#Pirsig and the “121 Rejections” Mythology

It was cringeworthy that so many obituaries, and one-line social-media quotes linking to them, chose to lead with the quote that “121 submissions of ZMM were rejected by publishers before William Morrow’s single acceptance”.

Cringeworthy because it’s not at all relevant to Pirsig’s work, simply part of #TheOutsider mythology created as a continuing part of the marketing of ZMM, quoted from a jokey aside in an interview, about only needing one acceptance for publication.

It was for rhetorical purposes, like most of Pirsig’s presentation of his own work. It’s written to be read and shared.

For a fact-checking generation (*), the facts are obviously more complicated than that simple statement, as already noted in my own #Pirsig biographical timeline. (The timeline benefitted from clarifying correspondence with Bob, and my biographical resources were shared with Mark Richardson when writing his own book, who further corresponded with Jim Landis, Bob’s original editor and champion at Morrow. The facts are as clear as they’re ever likely to be. Roughly – Proposal and sample chapters mailed to 120-odd publishers > addressed to pre-researched named-individual publishers where possible to get attention > 20-odd expressions of interest > one ~$3000 dollar advance made by Morrow / Landis to secure deal and …. the rest is history. And note that most of that happened before the ZMM Road Trip itself; the writing of the book for publication was long term, pre-meditated and planned project. Bob’s a writer, not a prophet of a moment of revelation.)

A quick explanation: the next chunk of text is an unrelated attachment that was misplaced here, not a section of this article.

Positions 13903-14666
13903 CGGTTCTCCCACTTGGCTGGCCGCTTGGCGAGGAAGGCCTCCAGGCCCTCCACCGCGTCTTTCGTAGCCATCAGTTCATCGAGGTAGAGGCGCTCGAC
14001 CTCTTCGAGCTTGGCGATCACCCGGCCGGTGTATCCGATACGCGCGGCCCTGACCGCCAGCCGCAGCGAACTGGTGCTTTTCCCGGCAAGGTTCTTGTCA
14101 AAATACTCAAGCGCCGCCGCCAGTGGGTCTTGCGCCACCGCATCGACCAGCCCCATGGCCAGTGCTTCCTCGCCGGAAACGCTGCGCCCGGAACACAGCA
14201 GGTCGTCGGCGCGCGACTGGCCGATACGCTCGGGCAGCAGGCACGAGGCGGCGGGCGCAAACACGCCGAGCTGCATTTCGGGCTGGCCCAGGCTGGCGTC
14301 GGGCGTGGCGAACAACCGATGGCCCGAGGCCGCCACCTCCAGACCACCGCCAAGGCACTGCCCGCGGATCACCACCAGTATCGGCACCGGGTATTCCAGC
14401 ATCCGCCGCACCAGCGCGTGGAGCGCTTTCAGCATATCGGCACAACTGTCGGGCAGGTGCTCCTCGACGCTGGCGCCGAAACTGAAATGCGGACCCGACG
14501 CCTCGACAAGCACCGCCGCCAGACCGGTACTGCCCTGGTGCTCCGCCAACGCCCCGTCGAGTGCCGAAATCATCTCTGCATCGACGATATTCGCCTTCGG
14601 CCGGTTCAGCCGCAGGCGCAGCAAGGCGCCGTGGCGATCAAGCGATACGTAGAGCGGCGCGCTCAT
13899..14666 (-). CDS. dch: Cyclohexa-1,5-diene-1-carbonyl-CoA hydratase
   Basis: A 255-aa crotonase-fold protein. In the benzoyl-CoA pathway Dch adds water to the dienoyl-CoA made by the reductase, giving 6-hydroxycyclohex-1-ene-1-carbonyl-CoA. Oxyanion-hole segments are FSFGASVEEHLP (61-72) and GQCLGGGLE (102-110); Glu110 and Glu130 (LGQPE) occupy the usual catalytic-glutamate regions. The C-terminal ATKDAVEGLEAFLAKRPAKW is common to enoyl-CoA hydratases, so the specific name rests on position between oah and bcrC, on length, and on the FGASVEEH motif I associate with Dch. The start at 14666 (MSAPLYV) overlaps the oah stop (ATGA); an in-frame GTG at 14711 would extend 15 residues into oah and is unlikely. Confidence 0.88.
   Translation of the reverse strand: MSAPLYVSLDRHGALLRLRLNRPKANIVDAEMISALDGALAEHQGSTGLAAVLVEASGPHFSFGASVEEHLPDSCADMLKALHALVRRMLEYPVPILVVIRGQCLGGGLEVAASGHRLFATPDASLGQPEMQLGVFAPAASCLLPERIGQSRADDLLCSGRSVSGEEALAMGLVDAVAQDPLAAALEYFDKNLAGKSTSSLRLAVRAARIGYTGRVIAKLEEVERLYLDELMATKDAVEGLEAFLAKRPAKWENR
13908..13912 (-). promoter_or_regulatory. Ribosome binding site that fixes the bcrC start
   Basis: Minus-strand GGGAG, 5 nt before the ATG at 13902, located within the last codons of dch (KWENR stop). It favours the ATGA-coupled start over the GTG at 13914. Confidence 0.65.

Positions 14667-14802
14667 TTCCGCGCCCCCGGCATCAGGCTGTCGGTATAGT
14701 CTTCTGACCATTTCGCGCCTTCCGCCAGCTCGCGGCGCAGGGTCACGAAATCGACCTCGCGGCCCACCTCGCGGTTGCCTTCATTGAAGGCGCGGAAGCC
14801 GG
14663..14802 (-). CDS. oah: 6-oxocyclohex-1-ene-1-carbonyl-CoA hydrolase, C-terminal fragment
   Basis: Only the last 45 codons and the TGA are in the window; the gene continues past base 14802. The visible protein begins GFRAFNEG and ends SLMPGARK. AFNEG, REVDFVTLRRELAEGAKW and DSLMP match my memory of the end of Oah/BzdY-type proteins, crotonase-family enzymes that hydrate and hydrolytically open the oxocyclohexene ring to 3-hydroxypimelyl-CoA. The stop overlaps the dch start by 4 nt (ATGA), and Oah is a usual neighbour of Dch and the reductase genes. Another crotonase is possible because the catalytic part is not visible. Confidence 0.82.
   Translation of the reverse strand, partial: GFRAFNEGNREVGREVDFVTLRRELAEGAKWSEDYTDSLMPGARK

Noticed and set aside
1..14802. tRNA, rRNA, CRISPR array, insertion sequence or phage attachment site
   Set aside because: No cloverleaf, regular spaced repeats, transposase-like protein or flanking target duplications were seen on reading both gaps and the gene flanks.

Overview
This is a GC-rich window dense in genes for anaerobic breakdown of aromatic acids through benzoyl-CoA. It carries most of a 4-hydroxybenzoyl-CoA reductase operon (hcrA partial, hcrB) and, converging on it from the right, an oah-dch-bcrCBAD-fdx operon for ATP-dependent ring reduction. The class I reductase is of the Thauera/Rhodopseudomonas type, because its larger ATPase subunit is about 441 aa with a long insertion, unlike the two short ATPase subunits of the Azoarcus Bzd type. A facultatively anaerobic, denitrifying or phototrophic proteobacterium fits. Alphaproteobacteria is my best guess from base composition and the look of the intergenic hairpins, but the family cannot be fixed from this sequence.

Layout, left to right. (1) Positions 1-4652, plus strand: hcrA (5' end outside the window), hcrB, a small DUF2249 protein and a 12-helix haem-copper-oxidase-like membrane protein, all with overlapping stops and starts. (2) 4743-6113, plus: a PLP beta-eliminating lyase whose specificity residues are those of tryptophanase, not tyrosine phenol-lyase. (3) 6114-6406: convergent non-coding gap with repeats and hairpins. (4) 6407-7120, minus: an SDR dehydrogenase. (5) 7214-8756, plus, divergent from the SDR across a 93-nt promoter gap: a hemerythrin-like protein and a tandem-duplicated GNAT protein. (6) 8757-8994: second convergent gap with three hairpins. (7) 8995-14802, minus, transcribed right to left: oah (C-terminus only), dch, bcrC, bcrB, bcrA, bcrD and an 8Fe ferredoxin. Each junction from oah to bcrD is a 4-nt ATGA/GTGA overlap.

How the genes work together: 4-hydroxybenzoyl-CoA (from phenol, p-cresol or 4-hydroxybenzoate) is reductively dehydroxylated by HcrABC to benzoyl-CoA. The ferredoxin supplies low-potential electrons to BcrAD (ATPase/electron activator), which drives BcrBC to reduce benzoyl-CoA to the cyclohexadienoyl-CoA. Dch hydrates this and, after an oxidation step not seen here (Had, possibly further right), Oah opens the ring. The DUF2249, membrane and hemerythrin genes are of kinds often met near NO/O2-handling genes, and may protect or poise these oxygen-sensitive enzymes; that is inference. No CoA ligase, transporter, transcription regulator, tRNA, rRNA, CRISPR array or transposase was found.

Dan Bloom has done his own fact-checking blog and checked his story with Jim, Mark and myself. He’s right that too many journos and social-media pundits have use the apocryphal quote in ignorance of the detail, and in doing so helped reinforce the mythology. In context that’s no bad thing, in fact given the quality of Bob’s work it’s a very good thing, but it does show how easily “false” facts become fake-news when unchecked. In that Dan is right and I have myself chastised a few on Twitter who should know better than doing so without checking. One journo simply quoting another is not a fact check.


(*) People who believe the world is (should be) made (solely) of objective facts. A topic highly relevant to Pirsig’s work.


[Post Note, and another myth. That as a result of his IQ rating, Pirsig was a “genius”. As Bruce Charlton’s post suggests, he was intelligent and creative and he may have been a genius, but IQ tests don’t really tell us such things. That Pirsig was advanced schooling years more than once, and had his IQ tested several different ways over many years, are not in doubt – recorded in my own timeline (1938 entry referring also to 1949 and 1961) is the reference to the same Minnesota Institute of Child Development testimonial that Bruce uses – but that doesn’t necessarily make him a genius. Hat tip to Sam for spotting Bruce’s post. At the time I created the timeline, I had a paper copy (shared with Mark Richardson) but there was no on-line copy of the testimonial letter, now on Wikipedia (?) though I can’t see it.]

Leave a Reply

This site uses Akismet to reduce spam. Learn how your comment data is processed.